In the finder screen, navigate to the directory that contains the increment file, select it, and then select Open. Select Temperature from the list of data sets. Then, in the upper left corner, select Create Plot. A dialog box will come up: you can leave all the settings at their default values and select Create.

Now you should be able to see the temperature increment. Note the color table on the bottom and the gray outlines that mark the edges of the cubed sphere. This shows a level at the top of the domain (level 1) by default. To see a more representative level lower down in the atmosphere, go to the Vertical level menu item at the bottom and select level 50.

Now play around a bit with Panoply. Explore it’s options. Try plotting out zonal averages instead of a map. Navigate to the Map tabe and try a different projection. Go back to the original window and create a new plot with a different field. Try comibine plots.

Step 7: Build and Run JEDI in the Singularity Container

Thus far we have been working with the JEDI environment modules, which are a convenient way to provide the JEDI software dependencies on HPC and cloud platforms. However, we also provide software containers that include all of the JEDI dependencies. These are a useful way to get up and running with JEDI quickly on any platform.

In this exercise we will use the Singulary container. Alternatively, the JEDI team also provides a Charliecloud container for use on systems where Singularity is not available.

To obtain the JEDI Singularity container from Singularity Hub and enter it, execute the following commands:

singularity pull shub://JCSDA/singularity
singularity shell -e singularity_latest.sif

The first command will take a few minutes so please be patient. After executing the second command, you will be “inside the container” - an isolated user environment that is distinct from the host environment.

Look around a bit. Note that you can still see the files in your home directory. And, if you enter whoami you see that you are still you - namely the user ubuntu. Everything may look similar. That is, until you enter a command like this:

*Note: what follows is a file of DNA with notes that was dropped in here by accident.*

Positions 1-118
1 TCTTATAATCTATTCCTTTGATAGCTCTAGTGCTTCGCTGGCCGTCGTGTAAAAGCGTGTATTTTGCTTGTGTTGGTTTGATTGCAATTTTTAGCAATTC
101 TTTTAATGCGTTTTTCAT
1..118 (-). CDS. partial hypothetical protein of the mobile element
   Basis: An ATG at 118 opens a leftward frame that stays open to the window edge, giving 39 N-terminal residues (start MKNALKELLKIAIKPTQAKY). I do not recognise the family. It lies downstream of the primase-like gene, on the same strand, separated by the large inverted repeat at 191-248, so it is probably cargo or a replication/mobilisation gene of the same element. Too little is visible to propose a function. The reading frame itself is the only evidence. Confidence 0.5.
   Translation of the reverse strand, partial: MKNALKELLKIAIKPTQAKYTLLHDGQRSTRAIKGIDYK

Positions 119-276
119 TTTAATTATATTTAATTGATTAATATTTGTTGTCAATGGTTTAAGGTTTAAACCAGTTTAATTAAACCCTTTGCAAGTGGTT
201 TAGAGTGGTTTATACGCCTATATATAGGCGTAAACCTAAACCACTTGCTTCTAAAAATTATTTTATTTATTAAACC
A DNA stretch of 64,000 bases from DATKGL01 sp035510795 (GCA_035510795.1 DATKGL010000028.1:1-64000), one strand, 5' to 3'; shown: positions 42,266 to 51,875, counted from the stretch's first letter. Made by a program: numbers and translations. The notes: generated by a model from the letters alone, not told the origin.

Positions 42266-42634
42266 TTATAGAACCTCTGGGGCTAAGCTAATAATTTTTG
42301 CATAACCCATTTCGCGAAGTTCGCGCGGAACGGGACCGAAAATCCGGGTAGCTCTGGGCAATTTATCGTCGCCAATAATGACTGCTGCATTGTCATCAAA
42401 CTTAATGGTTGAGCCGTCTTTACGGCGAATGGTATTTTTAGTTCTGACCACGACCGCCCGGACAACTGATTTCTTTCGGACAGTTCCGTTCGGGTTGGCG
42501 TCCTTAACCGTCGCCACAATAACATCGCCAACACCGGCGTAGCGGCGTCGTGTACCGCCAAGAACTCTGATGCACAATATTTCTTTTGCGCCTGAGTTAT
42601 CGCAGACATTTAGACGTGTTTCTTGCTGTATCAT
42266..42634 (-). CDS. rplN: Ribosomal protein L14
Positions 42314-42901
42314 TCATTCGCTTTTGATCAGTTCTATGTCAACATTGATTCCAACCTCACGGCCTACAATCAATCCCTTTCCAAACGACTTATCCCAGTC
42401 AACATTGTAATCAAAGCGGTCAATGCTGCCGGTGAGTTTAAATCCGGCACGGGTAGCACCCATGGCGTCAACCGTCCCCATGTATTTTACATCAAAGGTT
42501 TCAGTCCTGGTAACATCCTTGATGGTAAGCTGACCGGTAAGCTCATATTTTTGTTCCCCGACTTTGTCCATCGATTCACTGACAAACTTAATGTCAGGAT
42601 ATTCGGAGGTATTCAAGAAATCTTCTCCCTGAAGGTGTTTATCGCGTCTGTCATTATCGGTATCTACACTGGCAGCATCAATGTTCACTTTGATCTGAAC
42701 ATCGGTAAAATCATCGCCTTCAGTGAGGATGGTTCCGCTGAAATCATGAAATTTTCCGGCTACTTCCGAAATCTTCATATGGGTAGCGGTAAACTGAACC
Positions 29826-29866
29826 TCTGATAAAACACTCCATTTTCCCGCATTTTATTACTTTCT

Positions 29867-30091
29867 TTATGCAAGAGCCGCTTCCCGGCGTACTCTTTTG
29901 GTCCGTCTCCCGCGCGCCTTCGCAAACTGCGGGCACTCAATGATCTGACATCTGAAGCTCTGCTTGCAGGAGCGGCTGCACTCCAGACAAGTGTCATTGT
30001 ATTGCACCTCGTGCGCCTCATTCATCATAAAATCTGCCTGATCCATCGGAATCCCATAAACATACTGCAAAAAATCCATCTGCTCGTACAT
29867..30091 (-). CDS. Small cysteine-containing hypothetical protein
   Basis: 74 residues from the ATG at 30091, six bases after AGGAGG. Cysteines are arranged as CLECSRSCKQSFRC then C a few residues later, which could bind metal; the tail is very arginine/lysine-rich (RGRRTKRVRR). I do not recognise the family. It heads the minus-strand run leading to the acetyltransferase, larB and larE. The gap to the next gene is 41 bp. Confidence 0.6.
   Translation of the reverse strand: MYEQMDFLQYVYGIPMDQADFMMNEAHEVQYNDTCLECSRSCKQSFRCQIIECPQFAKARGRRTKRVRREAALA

ls /usr/local/lib

This will give a very different result depending on whether you are inside or outside the container. From inside the container, you will see all the JEDI dependencies pre-installed and ready to use.

Now try to build and run JEDI from within the container. In this case, the software versions inside and outside the container (in the environment module) are the same so you could use the same build directory. But, this is not always the case so it is good practice to use a different build directory (or wipe the other one clean).

So, to build JEDI you can enter these commands.

cd ~/jedi/build_sin
ecbuild --build=Release ../src/fv3-bundle
make -j4

Note that we access the same source code both inside and outside the container so there is no need to clone or pull the repositories again.

Now you can run ctest from the build directory and/or you can run the application again by entering the following:

cd ~/academy
./run-sin.bash hyb-3dvar 2>&1 | tee run-sin.log

Feel free to compare the run-sin.bash script for Singularity and the run.bash that we used to run the application outside the container. The main difference is that the Singularity container does not use modules.

Step 8: Explore the JEDI GitHub Repos

From your AWS account, enter this:


This is your group’s username and password for GitHub. In a web browser, navigate to and use these credentials to log in. As an Academy padawan you have read access to many of the JCSDA repositories. You can get acquainted with oops, ufo, ioda, crtm, and fv3-jedi or others that pique your interest, such as ioda-converters. Find a JEDI master near you to ask questions. If we have time, we will show you how to install the ZenHub extension to see the project boards.

Contact Mark Miesch ( or any other members of the JEDI core team if you have any problems or questions.